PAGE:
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Notes

Some recipes suggest cooking on low for 8 hours, but I don’t condone this. Even on high the chicken takes quite a while to heat through and get out of the “danger temperature zone.” If you want to cook it longer, at least set it to high for the first two hours to prevent the chicken from being at optimal bacteria temperatures for too long.

Nutrition

Serving: 1ServingCalories: 6369.7kcalCarbohydrates: 20.6gProtein: 372.6gFat: 526.2gSodium: 1328.6mgFiber: 3.2g
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Step By Step Photos

whole raw chicken in packaging
This was the chicken that I bought for $1.18 per pound. There was another brand that was $0.99 per pound, but I felt better about this one. Call it a gut feeling. Plus, I figured I could afford the extra dollar. Sometimes you have to compromise.

raw chicken and stuffing ingredients on counter
Remove the packaging from the chicken. Do this over the sink because there will be quite a bit of juice/water that comes out. Remove the giblets and whatever else (eww) may be stuffed inside. (This is why I usually want someone else to do it!). I stuffed my chicken with lemons, garlic, and parsley because I like those things, but you could do anything like rosemary, thyme, or whatever else you like.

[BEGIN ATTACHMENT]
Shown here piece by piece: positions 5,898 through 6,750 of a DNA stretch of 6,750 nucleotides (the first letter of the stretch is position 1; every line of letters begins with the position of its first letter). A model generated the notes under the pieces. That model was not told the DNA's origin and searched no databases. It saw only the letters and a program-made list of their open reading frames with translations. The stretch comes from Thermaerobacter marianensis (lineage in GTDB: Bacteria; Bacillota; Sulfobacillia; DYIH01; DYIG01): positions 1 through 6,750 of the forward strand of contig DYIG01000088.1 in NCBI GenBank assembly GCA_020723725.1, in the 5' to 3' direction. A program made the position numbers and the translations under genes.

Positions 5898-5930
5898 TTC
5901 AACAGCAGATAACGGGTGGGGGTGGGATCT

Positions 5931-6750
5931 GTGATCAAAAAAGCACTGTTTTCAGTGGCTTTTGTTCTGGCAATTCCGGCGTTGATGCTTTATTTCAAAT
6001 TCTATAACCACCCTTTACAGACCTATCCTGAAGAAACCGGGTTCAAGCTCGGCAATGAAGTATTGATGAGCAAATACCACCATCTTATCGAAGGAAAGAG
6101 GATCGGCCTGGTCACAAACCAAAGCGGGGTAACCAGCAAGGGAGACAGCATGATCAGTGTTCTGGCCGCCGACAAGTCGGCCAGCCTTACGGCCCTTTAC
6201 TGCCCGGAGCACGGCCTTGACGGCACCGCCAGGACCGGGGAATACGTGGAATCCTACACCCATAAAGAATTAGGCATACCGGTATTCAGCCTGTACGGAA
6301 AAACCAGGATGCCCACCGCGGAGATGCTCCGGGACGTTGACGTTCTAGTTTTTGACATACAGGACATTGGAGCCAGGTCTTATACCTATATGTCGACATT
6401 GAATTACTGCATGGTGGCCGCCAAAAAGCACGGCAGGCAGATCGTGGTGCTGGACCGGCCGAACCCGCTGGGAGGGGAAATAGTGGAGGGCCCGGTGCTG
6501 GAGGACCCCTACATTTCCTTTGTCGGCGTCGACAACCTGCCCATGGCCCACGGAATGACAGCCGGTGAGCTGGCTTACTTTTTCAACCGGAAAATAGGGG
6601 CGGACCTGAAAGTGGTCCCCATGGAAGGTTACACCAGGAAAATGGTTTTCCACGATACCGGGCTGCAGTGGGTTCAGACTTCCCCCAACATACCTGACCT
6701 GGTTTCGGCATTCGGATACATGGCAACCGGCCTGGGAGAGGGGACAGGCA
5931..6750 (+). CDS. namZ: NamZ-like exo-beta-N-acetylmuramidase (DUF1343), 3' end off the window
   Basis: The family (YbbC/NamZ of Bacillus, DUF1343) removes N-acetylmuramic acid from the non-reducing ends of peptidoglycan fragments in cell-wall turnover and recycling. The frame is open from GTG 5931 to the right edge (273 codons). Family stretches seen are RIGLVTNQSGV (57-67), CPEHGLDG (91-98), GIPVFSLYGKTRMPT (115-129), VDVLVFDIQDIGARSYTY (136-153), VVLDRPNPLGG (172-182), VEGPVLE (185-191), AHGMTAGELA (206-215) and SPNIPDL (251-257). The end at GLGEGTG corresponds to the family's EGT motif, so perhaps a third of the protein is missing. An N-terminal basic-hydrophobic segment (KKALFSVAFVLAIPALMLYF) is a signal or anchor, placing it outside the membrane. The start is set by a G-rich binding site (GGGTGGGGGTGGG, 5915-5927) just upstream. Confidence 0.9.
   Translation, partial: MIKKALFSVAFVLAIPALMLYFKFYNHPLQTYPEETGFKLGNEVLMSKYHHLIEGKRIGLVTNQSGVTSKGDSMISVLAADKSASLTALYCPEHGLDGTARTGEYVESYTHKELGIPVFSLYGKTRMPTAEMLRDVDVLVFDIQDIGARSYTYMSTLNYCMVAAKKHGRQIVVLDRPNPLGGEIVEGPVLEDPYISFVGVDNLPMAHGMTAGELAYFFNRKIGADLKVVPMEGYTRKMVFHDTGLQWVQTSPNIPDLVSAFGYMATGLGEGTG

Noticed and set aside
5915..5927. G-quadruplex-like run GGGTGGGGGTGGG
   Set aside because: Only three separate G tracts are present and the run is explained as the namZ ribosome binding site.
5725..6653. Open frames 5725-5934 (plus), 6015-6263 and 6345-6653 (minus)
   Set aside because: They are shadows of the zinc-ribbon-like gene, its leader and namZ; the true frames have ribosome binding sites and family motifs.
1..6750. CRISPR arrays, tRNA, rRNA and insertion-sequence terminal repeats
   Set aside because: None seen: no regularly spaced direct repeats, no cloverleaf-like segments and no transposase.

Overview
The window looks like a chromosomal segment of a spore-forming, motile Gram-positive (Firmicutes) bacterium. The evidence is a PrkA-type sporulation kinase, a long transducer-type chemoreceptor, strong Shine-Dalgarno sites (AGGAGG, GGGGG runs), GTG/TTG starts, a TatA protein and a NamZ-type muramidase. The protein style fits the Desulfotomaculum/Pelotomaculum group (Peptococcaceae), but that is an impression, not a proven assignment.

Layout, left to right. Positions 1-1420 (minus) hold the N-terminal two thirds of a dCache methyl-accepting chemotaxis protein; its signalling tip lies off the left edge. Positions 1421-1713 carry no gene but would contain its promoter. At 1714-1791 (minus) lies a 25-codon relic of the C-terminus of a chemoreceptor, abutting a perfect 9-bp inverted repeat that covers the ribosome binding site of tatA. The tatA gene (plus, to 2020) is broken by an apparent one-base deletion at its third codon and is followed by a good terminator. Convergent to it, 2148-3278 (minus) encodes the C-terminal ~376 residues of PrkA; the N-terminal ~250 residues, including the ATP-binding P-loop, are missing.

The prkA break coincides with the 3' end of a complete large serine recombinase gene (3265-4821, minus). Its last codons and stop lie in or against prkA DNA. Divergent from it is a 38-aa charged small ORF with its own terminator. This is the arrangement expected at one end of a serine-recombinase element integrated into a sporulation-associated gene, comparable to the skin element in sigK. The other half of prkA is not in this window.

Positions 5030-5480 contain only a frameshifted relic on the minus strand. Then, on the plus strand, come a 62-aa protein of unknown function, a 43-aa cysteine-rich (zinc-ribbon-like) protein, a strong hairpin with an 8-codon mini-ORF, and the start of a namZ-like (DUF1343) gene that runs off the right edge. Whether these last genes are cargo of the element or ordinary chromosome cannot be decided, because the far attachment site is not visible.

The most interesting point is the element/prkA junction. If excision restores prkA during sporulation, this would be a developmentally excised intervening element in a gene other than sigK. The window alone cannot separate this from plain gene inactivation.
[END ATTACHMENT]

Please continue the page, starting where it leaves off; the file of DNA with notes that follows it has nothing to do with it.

stuffed chicken on tin foil
So, I stuffed those yummy things into the cavity of the chicken. I used half of the lemon (in the background) to prop the chicken up off of the bottom of the pot.

raw stuffed chicken placed on tin foil and lowered into slow cooker
Placing the chicken on a foil sling not only helps keep it up off of the bottom, but it also makes it SUPER easy to lift the chicken out afterwards. The chicken will be really tender, so if it weren’t for the sling it would have fallen apart while trying to take it out. The second half of the lemon is sitting under the chicken. I also sprinkled salt and pepper on the chicken, but later realized that was completely unnecessary since I just removed the skin anyway.

chicken in slow cooker with lid on and ready to cook
I tucked the ends of the foil sling in so that the lid could make a good seal around the edge and hold the heat in. Turn the slow cooker on to high and let it go for four hours.

cooked chicken in slow cooker
And now the chicken is cooked through and tender! As you may notice, the skin is very blond. You only get that nice golden, crispy skin with dry heat, so we have to pop it under the broiler for a few minutes. It really is a quick and easy step.

cooked chicken taken out of slow cooker and placed on baking sheet
Use the foil sling to lift the chicken out of the slow cooker and onto a baking sheet.

left over juices in bottom of slow cooker
One of the wings was touching the slow cooker and it stuck… the meat was so tender that it came right off as I lifted it out! Ooops.

chicken on baking sheet placed in over to broil